“My mom makes food with what the centre brings. My favorite food is peanut soup or squash soup. I like the milk. It’s delicious. I like strawberry yogurt and cookies. I like rice, and my mom prepares it with an egg and a hot dog. I also like it when I make fritters with my mom. I say thank you for this help.” – Sheyla.

Sheyla is laying on colorful blankets and is surrounded by food.

Sheyla dresses in the typical clothes of the Bolivian Indigenous women, known as cholitas. Her mother is a cholita, and Sheyla proudly says she also likes to be one, too. Her mother works sewing polleras, the traditional skirts of her people. Sheyla has several that her mom made for her, which she loves to show off.

 

Sheyla is holding a sign that says “thank you” in her language, Aymara.

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Thankful for letters

Anllelo is wearing a black shirt. He is standing in a grass field in his neighborhood and is holding up a letter.

Anllelo holds up a letter from his sponsor.

As 8-year-old Anllelo and his family wait out a rainstorm in their family home in the Peruvian jungle, they reflect on the ways life has been changed by the pandemic. Though they have been through months of sadness and distress, they say they have many reasons to be thankful. One is the joy and encouragement they have found in reading Anllelo’s sponsor letters.

Anllelo is wearing a gray shirt. He is laying down in the grass with his hands behind his head. On one side of him are some of his sponsor's letters. On the other side are colored pencils.

Reading my son’s sponsor letters encourages our family to draw closer to God and to trust Him. It’s a joy for us, and we feel excited.” Orieta, Anllelo’s mother.

Anllelo is wearing a black shirt and jeans. He is holding several of his sponsor's letters close to his chest. Behind him is a stream.

“I really like receiving letters from my sponsor. I’m thankful, and I’m happy when she writes me. She wished me a happy birthday in January, and I also like drawing for her. If she comes to see us, we’ll make her a yummy meal.” — Anllelo, 8 years old

Anllelo is wearing a blue shirt and jeans. He is standing in front of a bamboo fence and is holding a sign that says, "Thanks."

Anllelo holds a sign that says “thanks” in his language, Quechua.

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Thankful for my farm

Maira is wearing an orange shirt with jeans. She is holding a basket full of vegetables and standing in a garden.

Maira holds a basket of vegetables that she grew in her family’s garden.

Maira is 8 years old. She lives with her parents in a rural area on the Colombian Caribbean coast. Several families in Pueblecito, including Maira’s, were facing hard times because of the lack of jobs and the pandemic. Maira’s family had a backyard at home but not the resources to sow in there. The centre’s support allowed them to have their small farm and provided a job for Maira’s father. The centre provided seeds, elements for sowing, and training to Maira’s parents to start their farm at home. They have fresh vegetables at home to eat and to sell to earn money and provide for their needs. In addition, her father is working at home, close to his family. Now Maira’s favorite place is the home farm—and her family is grateful.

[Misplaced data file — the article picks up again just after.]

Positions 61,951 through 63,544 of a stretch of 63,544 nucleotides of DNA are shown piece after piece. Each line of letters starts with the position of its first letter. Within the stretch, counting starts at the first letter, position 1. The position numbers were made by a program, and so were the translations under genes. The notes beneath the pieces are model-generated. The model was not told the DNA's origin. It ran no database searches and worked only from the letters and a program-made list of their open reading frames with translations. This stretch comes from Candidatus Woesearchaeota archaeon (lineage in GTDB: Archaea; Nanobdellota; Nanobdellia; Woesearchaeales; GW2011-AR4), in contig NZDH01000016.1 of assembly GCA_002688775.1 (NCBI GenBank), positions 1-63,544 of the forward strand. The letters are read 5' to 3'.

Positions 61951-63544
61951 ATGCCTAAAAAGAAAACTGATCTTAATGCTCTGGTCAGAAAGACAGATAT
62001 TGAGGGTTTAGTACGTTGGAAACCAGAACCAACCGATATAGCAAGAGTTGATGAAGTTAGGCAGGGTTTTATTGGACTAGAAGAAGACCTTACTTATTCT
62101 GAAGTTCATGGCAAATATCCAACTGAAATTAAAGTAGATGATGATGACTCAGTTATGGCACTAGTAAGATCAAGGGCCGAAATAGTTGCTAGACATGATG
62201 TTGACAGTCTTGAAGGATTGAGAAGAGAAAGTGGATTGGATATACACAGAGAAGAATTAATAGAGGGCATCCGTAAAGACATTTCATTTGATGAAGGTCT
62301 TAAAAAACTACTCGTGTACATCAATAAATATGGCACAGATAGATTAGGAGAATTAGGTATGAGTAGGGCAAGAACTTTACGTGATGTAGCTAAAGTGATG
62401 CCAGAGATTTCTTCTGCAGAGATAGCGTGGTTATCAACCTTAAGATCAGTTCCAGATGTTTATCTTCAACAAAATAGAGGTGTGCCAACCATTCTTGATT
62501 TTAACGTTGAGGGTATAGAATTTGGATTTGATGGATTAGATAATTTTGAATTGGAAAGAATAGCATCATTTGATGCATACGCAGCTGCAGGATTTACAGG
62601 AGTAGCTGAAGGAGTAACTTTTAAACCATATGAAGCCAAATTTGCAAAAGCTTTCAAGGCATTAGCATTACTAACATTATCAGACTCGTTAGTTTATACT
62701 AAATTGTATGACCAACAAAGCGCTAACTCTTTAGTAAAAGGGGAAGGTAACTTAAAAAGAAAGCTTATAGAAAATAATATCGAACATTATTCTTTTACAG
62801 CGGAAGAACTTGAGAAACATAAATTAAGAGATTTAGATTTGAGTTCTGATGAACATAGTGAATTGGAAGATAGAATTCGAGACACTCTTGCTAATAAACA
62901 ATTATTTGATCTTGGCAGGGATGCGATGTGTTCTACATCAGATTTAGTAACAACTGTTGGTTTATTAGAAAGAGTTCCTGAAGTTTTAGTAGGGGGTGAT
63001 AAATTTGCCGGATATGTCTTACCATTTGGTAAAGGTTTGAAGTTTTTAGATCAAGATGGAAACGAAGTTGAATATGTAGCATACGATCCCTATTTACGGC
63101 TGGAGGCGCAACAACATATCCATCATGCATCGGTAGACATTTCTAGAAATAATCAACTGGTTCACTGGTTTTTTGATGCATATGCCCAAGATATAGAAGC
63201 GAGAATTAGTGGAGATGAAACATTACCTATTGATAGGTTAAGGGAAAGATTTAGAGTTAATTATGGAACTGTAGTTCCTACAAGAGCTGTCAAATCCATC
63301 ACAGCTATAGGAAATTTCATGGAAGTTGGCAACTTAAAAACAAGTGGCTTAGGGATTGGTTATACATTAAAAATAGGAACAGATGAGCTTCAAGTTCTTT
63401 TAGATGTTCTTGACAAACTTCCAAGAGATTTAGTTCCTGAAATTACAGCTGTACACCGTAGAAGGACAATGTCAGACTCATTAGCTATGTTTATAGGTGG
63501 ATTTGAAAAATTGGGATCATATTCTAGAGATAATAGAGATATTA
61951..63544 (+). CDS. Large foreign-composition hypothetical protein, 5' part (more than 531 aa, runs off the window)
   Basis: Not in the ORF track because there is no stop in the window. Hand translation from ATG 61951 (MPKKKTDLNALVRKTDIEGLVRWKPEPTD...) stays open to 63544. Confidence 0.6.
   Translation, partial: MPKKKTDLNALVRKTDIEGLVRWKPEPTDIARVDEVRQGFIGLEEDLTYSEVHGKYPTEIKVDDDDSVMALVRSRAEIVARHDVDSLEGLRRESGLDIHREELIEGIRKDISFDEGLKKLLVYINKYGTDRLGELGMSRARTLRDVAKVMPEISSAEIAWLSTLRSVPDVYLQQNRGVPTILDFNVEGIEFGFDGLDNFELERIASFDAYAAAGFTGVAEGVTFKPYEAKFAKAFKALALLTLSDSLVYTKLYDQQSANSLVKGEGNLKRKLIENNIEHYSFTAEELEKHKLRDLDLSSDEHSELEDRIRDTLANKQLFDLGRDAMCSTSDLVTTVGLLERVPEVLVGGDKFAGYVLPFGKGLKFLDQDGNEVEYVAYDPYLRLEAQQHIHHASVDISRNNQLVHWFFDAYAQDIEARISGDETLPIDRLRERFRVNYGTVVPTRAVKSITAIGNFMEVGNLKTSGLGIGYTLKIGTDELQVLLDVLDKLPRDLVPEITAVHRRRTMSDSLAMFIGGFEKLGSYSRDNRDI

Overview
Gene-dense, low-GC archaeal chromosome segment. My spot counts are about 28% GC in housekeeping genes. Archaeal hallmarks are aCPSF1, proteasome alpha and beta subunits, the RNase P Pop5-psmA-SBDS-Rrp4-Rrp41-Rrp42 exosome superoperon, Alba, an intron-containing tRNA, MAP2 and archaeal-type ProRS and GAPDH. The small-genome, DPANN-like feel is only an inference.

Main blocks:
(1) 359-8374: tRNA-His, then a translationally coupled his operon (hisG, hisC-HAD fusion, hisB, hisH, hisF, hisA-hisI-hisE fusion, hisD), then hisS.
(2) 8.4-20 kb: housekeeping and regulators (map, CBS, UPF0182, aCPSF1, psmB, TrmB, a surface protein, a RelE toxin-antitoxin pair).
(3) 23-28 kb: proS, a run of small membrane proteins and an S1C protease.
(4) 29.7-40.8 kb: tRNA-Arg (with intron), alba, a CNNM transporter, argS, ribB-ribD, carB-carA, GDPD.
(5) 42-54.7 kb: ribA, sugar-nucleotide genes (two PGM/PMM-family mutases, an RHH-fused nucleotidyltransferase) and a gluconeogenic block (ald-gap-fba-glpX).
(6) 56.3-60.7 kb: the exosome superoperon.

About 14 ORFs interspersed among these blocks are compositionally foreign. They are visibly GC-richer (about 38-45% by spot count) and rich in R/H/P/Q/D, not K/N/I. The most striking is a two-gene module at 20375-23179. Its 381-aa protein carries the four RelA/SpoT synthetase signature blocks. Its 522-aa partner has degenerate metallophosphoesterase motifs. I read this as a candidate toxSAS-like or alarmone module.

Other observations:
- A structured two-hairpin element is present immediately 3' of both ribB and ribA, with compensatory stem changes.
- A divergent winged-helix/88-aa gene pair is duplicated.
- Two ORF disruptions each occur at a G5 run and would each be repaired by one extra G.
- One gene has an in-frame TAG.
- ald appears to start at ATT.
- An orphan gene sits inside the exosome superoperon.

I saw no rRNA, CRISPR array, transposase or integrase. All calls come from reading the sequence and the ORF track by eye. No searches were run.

Maira is wearing an orange shirt with jeans. She is holding a basket full of vegetables in a garden.

“I feel grateful to God and the centre because they have improved our quality of life. Now we grow our vegetables. We can eat and sell cucumber, tomato, chili, cabbage, banana, beans, green beans, and eggplants. I no longer buy vegetables at the store because I go to my house’s backyard and pick them up. There are days when I don’t have money to buy meat, so I sell some vegetables, and then with the earnings, I purchase protein for my family.” – Enaida, Maira’s mother

Maira is wearing an orange shirt with jeans. She is at home surrounded by some of the vegetables she and her family grow.

Maira proudly displays some of the vegetables that she grows in her garden.

Thanks to the centre for all its support,” said Enaida with a big smile. “Without this, it would not be possible to have our farm at home. Thank God for what the centre has given to our family and many families in our community!”

Maira is wearing an orange shirt with jeans. She is sitting on a fence around her family's garden and is holding a sign that says “thank you”.

Maira holds a sign that says “thank you” in her language, Spanish.

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Thanksgiving magnifies every gift.

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Written by: Rayo Adegoke

Rayo Adegoke is a Content Specialist at Compassion Canada. She is deeply passionate about telling stories that testify of God's goodness. Between read alouds, sing alouds, cutting crusts off sandwiches and playing hide and seek with her daughter, she loves to bake with her husband.